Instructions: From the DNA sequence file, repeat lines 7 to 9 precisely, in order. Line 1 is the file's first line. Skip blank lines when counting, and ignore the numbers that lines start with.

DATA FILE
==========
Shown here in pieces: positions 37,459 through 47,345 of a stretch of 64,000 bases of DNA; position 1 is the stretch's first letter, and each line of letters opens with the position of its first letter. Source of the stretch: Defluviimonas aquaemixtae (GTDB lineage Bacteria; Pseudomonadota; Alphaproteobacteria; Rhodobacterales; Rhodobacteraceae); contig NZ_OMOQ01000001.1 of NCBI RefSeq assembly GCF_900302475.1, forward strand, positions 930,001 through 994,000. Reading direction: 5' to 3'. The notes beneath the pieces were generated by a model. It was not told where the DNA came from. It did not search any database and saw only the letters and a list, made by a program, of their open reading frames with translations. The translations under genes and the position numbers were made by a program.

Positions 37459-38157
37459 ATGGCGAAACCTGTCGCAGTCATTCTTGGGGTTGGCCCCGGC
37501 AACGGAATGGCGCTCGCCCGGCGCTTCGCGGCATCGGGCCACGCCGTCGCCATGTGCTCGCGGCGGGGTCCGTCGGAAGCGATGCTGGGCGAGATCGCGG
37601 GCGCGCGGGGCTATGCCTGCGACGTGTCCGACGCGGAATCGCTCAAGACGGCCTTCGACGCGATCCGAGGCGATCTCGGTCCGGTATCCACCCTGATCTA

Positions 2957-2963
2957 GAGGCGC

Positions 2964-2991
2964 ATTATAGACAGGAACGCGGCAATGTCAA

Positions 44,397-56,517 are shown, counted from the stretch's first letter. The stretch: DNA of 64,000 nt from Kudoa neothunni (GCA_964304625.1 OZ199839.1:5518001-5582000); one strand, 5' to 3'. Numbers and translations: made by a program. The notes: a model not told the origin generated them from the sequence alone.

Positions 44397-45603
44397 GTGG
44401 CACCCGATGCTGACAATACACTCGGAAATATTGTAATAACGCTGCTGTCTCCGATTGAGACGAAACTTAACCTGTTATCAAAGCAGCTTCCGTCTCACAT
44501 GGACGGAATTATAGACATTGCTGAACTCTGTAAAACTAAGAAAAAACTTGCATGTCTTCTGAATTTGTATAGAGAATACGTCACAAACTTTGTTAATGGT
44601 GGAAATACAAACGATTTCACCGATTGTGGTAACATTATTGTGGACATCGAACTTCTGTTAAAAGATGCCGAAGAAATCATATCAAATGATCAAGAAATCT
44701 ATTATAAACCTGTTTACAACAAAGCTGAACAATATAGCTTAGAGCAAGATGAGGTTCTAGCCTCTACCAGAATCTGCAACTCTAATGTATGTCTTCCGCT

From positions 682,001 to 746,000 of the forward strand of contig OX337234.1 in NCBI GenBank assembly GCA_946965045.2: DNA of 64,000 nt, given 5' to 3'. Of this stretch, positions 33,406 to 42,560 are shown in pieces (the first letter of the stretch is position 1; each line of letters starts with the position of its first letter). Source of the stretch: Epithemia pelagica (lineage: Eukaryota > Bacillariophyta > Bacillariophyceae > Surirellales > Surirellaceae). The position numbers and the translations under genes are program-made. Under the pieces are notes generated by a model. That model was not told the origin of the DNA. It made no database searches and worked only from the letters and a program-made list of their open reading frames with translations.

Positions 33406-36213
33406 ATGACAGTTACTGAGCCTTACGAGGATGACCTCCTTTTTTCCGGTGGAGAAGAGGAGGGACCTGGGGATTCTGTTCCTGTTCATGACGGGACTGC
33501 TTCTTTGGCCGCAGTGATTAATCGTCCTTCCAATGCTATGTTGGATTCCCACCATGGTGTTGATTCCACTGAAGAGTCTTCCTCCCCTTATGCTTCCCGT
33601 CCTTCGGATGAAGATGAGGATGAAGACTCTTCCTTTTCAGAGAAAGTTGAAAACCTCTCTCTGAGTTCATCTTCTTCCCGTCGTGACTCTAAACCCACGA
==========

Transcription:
2957 GAGGCGC

Positions 2964-2991
2964 ATTATAGACAGGAACGCGGCAATGTCAA